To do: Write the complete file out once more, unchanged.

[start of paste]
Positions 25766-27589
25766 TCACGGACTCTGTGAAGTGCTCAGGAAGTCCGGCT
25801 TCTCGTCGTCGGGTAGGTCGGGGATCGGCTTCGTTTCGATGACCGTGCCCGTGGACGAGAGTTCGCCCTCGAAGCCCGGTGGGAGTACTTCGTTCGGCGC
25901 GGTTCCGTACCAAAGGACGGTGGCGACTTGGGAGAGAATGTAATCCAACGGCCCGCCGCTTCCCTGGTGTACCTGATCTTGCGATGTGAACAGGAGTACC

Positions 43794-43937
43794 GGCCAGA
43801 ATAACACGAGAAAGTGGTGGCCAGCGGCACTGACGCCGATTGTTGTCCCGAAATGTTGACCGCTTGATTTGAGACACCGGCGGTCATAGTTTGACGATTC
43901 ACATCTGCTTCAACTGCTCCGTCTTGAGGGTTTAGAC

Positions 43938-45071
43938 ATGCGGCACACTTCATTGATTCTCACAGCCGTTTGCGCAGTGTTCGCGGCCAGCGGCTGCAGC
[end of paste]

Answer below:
Positions 25766-27589
25766 TCACGGACTCTGTGAAGTGCTCAGGAAGTCCGGCT
25801 TCTCGTCGTCGGGTAGGTCGGGGATCGGCTTCGTTTCGATGACCGTGCCCGTGGACGAGAGTTCGCCCTCGAAGCCCGGTGGGAGTACTTCGTTCGGCGC
25901 GGTTCCGTACCAAAGGACGGTGGCGACTTGGGAGAGAATGTAATCCAACGGCCCGCCGCTTCCCTGGTGTACCTGATCTTGCGATGTGAACAGGAGTACC

Positions 43794-43937
43794 GGCCAGA
43801 ATAACACGAGAAAGTGGTGGCCAGCGGCACTGACGCCGATTGTTGTCCCGAAATGTTGACCGCTTGATTTGAGACACCGGCGGTCATAGTTTGACGATTC
43901 ACATCTGCTTCAACTGCTCCGTCTTGAGGGTTTAGAC

Positions 43938-45071
43938 ATGCGGCACACTTCATTGATTCTCACAGCCGTTTGCGCAGTGTTCGCGGCCAGCGGCTGCAGC